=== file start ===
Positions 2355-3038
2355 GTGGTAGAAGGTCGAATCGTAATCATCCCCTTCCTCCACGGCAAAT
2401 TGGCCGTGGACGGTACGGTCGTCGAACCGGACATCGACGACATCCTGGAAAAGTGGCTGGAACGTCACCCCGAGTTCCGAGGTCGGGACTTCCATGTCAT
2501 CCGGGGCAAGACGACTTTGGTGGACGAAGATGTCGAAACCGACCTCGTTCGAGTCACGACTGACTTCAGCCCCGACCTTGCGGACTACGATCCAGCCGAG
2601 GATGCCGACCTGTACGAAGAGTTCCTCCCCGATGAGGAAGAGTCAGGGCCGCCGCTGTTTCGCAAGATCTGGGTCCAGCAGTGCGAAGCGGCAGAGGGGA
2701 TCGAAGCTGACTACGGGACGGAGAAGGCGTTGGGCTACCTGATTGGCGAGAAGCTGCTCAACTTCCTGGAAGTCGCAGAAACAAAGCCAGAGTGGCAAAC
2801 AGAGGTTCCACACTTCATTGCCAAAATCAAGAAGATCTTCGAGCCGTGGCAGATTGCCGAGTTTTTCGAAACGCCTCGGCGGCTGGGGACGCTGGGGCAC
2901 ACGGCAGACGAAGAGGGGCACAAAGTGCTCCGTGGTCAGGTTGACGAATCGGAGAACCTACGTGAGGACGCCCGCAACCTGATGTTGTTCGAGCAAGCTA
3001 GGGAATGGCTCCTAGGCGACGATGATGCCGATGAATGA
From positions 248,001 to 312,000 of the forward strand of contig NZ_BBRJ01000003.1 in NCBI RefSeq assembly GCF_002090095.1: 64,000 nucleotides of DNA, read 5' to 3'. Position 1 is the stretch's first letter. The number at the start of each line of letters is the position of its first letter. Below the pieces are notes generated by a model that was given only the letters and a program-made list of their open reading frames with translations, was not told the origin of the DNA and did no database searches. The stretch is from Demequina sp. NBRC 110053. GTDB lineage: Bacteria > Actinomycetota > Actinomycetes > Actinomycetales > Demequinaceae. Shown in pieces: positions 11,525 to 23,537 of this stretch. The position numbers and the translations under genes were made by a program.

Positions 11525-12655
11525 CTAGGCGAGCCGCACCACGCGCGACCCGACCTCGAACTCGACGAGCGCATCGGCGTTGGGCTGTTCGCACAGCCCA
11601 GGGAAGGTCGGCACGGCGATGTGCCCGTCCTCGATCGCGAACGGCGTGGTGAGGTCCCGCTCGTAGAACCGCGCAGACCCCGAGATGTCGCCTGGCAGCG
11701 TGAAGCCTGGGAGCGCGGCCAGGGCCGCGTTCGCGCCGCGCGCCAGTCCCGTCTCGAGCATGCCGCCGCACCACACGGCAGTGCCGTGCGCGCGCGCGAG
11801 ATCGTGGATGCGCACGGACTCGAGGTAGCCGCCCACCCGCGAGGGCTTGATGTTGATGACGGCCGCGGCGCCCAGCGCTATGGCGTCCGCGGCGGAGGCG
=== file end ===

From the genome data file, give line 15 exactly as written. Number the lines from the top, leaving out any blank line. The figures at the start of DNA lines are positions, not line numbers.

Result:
11801 ATCGTGGATGCGCACGGACTCGAGGTAGCCGCCCACCCGCGAGGGCTTGATGTTGATGACGGCCGCGGCGCCCAGCGCTATGGCGTCCGCGGCGGAGGCG